Ohio’s retailers are on track to see a modest sales increase as the holiday shopping season enters its final weekend, despite national declines in retail shopper traffic, according to a state trade association.
Many retailers “will pull out all the stops” to make their year-end sales projections, said Gordon Gough, executive vice president of the Ohio Council of Retail Merchants.
“Many stores are going to be open 24 hours straight, back-to-back for a few days just to make sure they give consumers every opportunity to make their last-minute purchases this weekend,” Gough said.
Several of the final days leading up to Christmas — including today, known as “Super Saturday” — are expected to be among the busiest shopping days of the holiday season, according to retail analytics firm ShopperTrak.
However, a flood watch is in effect for southwest Ohio through Sunday morning because of expected heavy rains and melting snow, which could dampen retailers’ hopes for the weekend.
Traditionally, the Saturday before Christmas is the biggest spending day of the year after “Black Friday,” the day after Thanksgiving, according to ShopperTrak. Christmas Eve also ranks among the four most popular shopping days of the holiday season.
“Only one weekend remains before Christmas for shoppers to check everything off their holiday lists,” said Bill Martin, ShopperTrak’s founder, in a statement. “Shoppers will plan and focus their store visits on getting items they want at the best values.”
Last month, the University of Cincinnati Economics Center projected Ohio’s total retail spending for November and December will be $14.9 billion, an increase of $503.5 million from 2012.
“We are still projecting a 3.5 percent increase statewide,” Gough said. “Our members are cautiously optimistic.”
The National Retail Federation said the holiday season can account for as much as 20 to 40 percent of some retailers’ annual sales. The federation expects U.S. sales in November and December to increase 3.9 percent to $602.1 billion.
In-store retail sales for the week of Dec. 9-15 were down nearly 1 percent from the same period last year, according to ShopperTrak. Retail in-store shopper traffic also fell last week by nearly 20 percent compared to the same period in 2012.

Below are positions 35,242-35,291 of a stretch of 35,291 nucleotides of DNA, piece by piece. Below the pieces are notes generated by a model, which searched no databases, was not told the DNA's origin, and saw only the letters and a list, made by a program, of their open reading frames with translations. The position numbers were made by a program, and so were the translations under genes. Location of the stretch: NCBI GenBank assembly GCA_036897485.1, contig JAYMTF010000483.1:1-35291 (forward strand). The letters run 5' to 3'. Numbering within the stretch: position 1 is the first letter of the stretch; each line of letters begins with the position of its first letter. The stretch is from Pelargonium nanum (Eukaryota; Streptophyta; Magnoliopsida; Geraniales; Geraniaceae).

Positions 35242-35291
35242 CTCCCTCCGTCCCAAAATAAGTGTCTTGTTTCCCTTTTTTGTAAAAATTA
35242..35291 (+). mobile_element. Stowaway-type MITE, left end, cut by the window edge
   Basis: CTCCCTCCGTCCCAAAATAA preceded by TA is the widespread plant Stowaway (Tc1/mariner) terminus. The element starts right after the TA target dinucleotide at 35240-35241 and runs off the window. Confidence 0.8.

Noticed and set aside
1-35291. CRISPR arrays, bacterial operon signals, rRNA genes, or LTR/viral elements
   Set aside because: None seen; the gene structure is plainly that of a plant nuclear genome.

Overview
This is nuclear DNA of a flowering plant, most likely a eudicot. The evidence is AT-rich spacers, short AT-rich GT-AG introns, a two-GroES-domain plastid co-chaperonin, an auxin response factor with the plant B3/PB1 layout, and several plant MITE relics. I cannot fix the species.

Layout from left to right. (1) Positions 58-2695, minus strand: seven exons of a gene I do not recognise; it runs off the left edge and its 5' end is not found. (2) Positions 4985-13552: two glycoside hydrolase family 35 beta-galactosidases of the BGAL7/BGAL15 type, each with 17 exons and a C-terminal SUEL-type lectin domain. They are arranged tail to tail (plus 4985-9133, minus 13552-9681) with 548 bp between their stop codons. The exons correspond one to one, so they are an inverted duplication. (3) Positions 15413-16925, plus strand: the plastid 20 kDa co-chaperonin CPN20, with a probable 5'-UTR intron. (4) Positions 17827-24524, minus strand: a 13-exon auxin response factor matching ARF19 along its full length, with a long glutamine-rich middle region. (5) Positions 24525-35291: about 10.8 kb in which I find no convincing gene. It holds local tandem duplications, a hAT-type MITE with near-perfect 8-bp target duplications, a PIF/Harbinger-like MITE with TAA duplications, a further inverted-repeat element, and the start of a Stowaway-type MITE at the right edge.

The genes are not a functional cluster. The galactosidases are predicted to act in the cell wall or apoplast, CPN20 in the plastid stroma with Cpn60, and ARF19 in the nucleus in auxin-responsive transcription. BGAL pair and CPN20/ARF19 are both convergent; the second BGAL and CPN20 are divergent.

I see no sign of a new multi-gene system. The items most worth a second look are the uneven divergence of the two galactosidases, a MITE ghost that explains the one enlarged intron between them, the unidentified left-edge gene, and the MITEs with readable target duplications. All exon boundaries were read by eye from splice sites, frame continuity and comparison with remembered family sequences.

ShopperTrak said snowstorms last weekend in the Midwest and Northeast kept people from shopping.
“We expect these individuals will add to the high levels of in-store shopper activity we usually see the weekend before Christmas,” Martin said.
As of Dec. 17, consumers had completed about two-thirds of their holiday shopping, according to the International Council of Shopping Centers. Officials said a “big boost” in sales is expected as shoppers finish up their gift buying.
“This will be a big weekend,” Gough said. “There are more discounts and stores are staying open longer.”
Cincinnati-based Macy’s Inc. will open its Ohio stores each day from 7 a.m-2 a.m. through Monday, and from 7 a.m.-6 p.m. on Christmas Eve.
The extended hours are intended to give holiday shoppers plenty of time to complete their purchases, said Andrea Schwartz, a Macy’s spokeswoman.
“We find there are lots of last-minute holiday shoppers out there and this really meets their needs,” she said.
Kohl’s stores for the first time ever will be open around the clock through 6 p.m. on Christmas Eve.
However, Christmas Day doesn’t necessarily spell the end of the holiday shopping season.
A survey released this week by digital coupon company RetailMeNot found that nearly 80 percent of consumers plan to shop end-of-year sales after the holidays are over.
“The days following Christmas are some of the busiest for retailers as shoppers take to the stores to use their gift cards and, in many cases, make exchanges or returns,” said Trae Bodge, senior editor of The Real Deal by RetailMeNot, in a statement.
By the numbers
$602.1 billion: Projected U.S. holiday season sales
$14.9 billion: Projected Ohio holiday season sales
Source: National Retail Federation; Ohio Council of Retail Merchants